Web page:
The Health Benefits of Cats



“The cat could very well be man’s best friend but would never stoop to admitting it.”  ~Doug Larson

Cat people know the following is true even if they never read further than this sentence.

Having a cat (or cats) is good for your health.

And it’s not just a matter of opinion.  Science is now backing this truth up as a fact.  And universally, all those who have been termed “crazy cat lady” are vindicated.  Consider the following:

  • The sound of a cat’s purr is calming and lowers blood pressure. Holding a cat close enough to feel his purr is relaxing.  And because a cat’s purr is indicative of their contentment, it helps people feel calm and content.
  • Scientists say that petting a cat releases oxytocin, which is the hormone that reduces stress. When stress is lowered, people can experience a lower blood pressure.  In fact, the Journal of Vascular and Interventional Neurology published a report that stated that cat owners had a decreased risk of dying from a heart attack or stroke.
  • In addition to relaxing, the companionship of cats cannot be underrated. Because loneliness is tied to various health issues, a cat’s company can help alleviate those feelings of isolation.
  • For children who were exposed to cats in their first year of life, they are less likely to develop allergies later. Which is great considering that so many blame cats for allergies.  Scientists have determined that a cat’s presence may help the immune system develop in a healthy, normal manner rather than overreacting later to other stimuli.
  • Cats help you sleep better. For those who snuggle with their kitties, 41% of those who were evaluated by the Mayo Clinic Center for Sleep Medicine reported better rest.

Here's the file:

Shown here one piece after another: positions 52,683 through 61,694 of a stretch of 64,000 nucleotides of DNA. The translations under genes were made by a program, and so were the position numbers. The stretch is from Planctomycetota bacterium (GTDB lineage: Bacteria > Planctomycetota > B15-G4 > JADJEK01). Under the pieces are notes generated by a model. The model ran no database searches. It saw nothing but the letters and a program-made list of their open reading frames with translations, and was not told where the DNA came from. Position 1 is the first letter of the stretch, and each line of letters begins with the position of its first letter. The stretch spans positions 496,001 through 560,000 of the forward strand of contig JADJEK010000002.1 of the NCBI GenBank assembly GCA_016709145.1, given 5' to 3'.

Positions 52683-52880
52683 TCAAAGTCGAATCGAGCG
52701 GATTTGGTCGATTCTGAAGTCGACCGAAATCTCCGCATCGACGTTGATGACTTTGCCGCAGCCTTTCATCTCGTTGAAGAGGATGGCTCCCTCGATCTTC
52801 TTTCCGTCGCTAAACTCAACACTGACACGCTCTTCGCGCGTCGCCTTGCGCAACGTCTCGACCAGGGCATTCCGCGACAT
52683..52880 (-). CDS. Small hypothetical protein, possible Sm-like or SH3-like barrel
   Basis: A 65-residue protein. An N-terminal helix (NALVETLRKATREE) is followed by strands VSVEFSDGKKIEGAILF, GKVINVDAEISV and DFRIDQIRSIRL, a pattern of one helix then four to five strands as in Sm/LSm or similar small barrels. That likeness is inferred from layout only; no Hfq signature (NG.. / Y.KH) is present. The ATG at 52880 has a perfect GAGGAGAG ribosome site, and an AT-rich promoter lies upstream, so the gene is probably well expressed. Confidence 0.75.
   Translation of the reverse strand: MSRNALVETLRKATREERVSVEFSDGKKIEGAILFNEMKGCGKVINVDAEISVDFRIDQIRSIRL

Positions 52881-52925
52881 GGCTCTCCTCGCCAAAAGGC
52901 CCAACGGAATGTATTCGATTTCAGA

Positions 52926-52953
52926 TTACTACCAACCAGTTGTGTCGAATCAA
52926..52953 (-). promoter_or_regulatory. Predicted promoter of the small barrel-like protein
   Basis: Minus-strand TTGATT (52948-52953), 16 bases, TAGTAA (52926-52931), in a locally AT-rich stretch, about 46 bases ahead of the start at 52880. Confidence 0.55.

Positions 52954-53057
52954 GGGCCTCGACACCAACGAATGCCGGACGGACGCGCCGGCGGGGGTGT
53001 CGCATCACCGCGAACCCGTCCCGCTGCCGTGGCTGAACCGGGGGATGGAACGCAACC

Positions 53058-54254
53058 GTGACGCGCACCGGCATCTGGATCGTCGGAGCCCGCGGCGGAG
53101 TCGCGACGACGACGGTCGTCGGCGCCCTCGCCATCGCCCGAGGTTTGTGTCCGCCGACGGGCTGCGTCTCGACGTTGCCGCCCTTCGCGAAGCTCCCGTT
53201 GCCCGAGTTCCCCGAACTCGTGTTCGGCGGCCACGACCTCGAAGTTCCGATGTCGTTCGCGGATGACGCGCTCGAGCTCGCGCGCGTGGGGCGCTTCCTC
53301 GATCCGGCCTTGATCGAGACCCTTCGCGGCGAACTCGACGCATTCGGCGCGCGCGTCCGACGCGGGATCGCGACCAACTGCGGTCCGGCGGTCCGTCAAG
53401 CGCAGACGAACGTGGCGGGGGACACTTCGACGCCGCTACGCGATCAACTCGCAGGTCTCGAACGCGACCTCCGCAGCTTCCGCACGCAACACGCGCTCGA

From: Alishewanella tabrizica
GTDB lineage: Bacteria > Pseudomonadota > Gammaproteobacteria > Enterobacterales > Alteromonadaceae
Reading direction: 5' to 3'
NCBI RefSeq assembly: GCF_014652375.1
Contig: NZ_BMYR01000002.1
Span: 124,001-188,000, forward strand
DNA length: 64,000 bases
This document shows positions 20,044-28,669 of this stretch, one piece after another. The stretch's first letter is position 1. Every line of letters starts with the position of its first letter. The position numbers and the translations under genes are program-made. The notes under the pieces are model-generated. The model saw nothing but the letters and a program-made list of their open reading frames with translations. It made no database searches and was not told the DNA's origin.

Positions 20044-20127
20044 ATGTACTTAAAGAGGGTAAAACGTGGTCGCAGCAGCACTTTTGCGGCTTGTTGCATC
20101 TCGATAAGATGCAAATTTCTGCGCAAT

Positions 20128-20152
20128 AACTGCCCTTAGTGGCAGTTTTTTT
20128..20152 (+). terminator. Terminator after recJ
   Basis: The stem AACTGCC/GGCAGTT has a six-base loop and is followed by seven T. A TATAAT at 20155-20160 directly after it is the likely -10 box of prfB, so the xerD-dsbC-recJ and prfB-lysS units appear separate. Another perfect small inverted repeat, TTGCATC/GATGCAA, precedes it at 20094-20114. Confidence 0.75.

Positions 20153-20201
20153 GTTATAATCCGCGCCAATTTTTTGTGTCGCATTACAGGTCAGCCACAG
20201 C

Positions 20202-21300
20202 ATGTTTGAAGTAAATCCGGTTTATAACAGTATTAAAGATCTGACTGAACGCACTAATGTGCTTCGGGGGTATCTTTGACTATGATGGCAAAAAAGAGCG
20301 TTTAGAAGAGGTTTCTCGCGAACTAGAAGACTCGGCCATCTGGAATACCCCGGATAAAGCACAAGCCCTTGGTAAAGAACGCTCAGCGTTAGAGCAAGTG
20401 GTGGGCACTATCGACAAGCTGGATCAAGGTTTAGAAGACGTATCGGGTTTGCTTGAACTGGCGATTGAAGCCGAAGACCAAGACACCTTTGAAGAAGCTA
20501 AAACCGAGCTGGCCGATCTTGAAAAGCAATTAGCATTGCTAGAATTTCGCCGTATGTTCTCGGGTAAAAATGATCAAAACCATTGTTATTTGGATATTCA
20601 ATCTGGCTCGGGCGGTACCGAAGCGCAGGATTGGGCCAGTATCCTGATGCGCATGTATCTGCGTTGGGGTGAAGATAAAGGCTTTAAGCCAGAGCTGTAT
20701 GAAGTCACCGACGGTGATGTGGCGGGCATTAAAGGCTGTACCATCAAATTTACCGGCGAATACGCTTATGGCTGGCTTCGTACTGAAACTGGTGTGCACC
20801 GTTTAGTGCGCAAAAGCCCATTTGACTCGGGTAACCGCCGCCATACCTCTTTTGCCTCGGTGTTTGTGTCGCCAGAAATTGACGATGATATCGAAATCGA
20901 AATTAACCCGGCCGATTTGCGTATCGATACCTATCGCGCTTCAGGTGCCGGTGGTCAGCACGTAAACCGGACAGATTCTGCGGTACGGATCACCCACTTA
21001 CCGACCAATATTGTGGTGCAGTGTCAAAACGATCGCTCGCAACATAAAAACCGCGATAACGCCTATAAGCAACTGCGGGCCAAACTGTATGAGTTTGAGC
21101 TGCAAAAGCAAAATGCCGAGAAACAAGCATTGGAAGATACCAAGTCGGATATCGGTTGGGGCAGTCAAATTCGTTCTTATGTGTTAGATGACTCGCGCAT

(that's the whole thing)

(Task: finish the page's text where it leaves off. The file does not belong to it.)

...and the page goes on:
• Cats help their owners get through difficult times of loss and grief. Those who are in mourning report better coping skills when they can spend time with their cat.
  • Studies have also shown that people who have cats are more likely to have college degrees and higher levels of education. The assumption behind these findings is because cats are generally self-sufficient and require less attention, their owners have more time for academic pursuits.
  • Cats are better for your finances than dogs. The care of cats is less than their canine counterparts, making them a more affordable pet for those on a budget.
  • Fellas – a cat can improve your dating life. Research has determined that an overwhelming majority of women – 90% – perceived men who had a cat (or cats) as being nicer than those without.
  • If having a cat isn’t an option, even watching videos of cats playing can have a positive impact on health.

Cats are wonderful pets that give their owners great joy.  It’s nice to know that they also improve our quality of life in addition to all the marvelous ways they keep us entertained.


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